Entire British population to be offered swine flu jab
British health authorities on Monday reported the death of a healthy seven-year-old girl from swine flu, as the entire nation was offered vaccination against the H1N1 virus that has infected more than 9,000 people.world Updated: Jul 14, 2009 00:34 IST
British health authorities on Monday reported the death of a healthy seven-year-old girl from swine flu, as the entire nation was offered vaccination against the H1N1 virus that has infected more than 9,000 people.
The first batch of the jab is expected to arrive in Britain in about two months, and some 20 million people are to be inoculated by Christmas.
The entire population of 60 million will be offered protection by the middle of next year in what has been described as the biggest mass vaccination programme in Britain since the small pox vaccination 50 years ago.
The priorities for the vaccination programme have been listed as frontline medical staff - led by Britain's 1,940 General Practitioners, social workers, the elderly, under-fives and those suffering from asthma, diabetes or weak immune systems.
Meanwhile, the death of a seven-year-old London girl without any underlying health problems took the swine flu toll in Britain to 16.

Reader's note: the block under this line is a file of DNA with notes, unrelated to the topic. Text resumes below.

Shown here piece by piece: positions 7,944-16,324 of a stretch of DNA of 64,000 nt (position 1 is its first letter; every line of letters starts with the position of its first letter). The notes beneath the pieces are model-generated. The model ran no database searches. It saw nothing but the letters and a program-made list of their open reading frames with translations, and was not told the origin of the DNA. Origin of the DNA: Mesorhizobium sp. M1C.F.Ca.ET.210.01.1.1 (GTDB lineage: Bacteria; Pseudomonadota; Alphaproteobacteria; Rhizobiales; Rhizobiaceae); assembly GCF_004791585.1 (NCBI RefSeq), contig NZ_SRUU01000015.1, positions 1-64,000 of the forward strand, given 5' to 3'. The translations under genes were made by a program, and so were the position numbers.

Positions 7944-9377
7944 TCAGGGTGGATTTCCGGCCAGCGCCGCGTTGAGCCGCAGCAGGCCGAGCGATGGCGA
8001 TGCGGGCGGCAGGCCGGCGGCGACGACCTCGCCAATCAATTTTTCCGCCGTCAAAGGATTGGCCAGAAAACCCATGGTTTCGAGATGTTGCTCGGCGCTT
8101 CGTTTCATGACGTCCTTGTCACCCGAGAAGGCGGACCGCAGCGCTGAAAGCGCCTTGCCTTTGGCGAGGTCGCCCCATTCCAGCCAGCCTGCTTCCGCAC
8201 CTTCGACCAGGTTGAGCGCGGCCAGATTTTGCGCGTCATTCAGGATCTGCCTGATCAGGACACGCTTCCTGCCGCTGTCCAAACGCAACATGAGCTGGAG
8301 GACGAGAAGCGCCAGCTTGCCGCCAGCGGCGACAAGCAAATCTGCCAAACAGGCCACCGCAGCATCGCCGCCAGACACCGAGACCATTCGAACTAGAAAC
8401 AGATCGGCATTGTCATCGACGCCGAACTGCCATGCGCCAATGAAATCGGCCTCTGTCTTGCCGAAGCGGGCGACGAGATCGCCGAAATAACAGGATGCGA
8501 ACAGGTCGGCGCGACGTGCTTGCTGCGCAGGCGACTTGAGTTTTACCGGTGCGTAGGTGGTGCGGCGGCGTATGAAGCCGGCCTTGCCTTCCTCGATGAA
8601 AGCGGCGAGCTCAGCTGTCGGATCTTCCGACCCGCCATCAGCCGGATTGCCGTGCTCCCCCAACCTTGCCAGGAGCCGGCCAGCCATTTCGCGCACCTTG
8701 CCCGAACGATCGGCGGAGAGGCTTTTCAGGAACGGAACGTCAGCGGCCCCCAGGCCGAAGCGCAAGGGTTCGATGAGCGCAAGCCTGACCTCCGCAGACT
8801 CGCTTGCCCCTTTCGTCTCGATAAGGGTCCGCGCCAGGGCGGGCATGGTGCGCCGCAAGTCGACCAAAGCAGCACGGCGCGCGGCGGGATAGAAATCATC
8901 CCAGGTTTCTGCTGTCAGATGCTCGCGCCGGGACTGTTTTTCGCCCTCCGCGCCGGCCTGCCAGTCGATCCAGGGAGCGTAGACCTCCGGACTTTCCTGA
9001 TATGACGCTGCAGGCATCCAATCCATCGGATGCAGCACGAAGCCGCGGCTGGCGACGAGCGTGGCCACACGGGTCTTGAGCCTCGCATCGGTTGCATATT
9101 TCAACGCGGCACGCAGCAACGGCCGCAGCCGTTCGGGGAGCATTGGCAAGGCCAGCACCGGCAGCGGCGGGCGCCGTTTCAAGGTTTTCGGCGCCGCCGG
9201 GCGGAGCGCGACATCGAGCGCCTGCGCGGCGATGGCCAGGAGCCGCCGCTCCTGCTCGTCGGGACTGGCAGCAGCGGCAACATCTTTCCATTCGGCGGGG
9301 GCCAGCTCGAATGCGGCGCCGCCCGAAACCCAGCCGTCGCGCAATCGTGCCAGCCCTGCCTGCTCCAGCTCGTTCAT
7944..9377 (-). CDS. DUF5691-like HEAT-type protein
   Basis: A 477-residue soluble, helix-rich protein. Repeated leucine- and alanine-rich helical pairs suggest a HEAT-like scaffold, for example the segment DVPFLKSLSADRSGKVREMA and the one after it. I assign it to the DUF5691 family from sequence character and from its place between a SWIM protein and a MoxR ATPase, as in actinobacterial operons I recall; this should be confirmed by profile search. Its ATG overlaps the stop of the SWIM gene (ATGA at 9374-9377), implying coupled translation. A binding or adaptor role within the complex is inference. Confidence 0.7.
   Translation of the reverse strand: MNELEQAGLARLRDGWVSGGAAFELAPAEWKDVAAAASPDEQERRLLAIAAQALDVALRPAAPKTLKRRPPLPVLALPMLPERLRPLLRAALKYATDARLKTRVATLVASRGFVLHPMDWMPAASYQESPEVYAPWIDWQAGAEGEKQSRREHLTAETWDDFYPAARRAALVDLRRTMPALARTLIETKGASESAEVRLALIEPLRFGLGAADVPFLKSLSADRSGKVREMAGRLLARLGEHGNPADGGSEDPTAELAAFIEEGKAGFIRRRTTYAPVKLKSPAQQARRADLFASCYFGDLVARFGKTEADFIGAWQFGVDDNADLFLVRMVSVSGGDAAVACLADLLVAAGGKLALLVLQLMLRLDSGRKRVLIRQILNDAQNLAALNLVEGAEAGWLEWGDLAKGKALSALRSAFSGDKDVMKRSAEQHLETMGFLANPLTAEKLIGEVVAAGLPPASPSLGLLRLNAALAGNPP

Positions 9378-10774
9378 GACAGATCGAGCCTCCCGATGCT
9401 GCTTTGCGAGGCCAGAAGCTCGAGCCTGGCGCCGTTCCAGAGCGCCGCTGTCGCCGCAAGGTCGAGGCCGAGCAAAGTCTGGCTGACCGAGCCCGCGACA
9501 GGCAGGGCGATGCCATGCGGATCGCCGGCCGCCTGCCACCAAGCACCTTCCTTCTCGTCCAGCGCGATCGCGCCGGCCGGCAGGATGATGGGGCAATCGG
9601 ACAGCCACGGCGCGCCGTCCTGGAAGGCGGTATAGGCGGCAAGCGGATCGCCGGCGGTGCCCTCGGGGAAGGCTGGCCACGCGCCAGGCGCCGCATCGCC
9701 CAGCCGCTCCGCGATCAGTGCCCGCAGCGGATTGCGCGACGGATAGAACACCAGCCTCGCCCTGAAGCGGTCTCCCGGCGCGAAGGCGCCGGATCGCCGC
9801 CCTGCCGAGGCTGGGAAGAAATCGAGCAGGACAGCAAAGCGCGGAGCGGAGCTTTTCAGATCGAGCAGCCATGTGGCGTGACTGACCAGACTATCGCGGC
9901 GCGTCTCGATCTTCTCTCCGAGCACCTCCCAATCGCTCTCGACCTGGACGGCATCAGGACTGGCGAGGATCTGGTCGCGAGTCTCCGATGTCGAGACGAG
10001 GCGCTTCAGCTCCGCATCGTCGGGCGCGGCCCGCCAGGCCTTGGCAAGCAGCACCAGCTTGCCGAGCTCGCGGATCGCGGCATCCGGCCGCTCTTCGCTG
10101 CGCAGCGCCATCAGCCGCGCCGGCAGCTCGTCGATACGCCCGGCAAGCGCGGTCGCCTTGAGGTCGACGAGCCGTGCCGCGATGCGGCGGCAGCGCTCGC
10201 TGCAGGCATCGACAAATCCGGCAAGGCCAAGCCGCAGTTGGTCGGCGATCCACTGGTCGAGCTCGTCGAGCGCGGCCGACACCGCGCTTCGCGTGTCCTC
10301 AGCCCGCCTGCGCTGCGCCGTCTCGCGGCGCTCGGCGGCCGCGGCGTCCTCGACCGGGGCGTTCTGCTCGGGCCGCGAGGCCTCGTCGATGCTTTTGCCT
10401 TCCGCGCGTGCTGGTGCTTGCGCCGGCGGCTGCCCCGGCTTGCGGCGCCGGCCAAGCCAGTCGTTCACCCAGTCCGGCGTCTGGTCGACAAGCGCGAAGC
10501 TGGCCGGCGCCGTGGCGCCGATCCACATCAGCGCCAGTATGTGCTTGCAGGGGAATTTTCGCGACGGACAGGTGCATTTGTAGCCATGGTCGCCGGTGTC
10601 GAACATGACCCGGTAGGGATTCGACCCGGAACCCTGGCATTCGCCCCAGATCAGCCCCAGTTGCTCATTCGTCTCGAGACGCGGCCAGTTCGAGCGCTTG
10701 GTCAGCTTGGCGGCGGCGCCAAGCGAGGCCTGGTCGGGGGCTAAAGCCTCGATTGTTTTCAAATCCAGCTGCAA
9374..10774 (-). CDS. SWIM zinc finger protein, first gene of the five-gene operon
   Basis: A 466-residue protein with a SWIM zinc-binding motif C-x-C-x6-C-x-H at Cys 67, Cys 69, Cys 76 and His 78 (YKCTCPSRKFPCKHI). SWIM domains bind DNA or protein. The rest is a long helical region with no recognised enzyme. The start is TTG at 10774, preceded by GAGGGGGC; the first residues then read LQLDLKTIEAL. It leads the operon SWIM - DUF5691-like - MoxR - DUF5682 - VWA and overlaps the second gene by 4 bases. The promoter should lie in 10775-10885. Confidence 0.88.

The girl fell ill with a sore throat last week but her doctor sent her home without giving her the Tamiflu antiviral drug saying she had tonsillitis, the Sun reported.
Her condition deteriorated overnight and she was taken to hospital Thursday morning where she died hours later.
The British government ordered 132 million vaccine doses two months ago at a cost of 155 million pounds to deal with a virus that is reported to have infected 9,718 people in Britain - the third highest after Mexico and the US.
The Department of Health said it expects supplies of the vaccine, which is still being developed, to start becoming available by early autumn.
Around 60 million doses are expected to be available by the end of the year - enough to vaccinate around half of Britain's population with two doses per person, a spokesman said.
"If the virus mutates, it can get a lot more nasty - and the idea is to give people immunity. But the sheer logistics of dealing with 60 million people cannot be underestimated," said Peter Holden, the British Medical Association's lead negotiator on swine flu.
A Health Department spokesman said Sunday night: "We have now signed contracts with manufacturers to supply enough vaccine for the whole population once it has been developed," The Sun reported.
A spokesman for the British prime minister said: "There has been extensive preparation in Downing Street and across the Civil Service to minimise the spread of swine flu."
The British media reported Monday that Prime Minister Gordon Brown banned his senior climate change adviser Michael Jacobs from attending the recent G8 summit in Italy after the official came down with swine flu.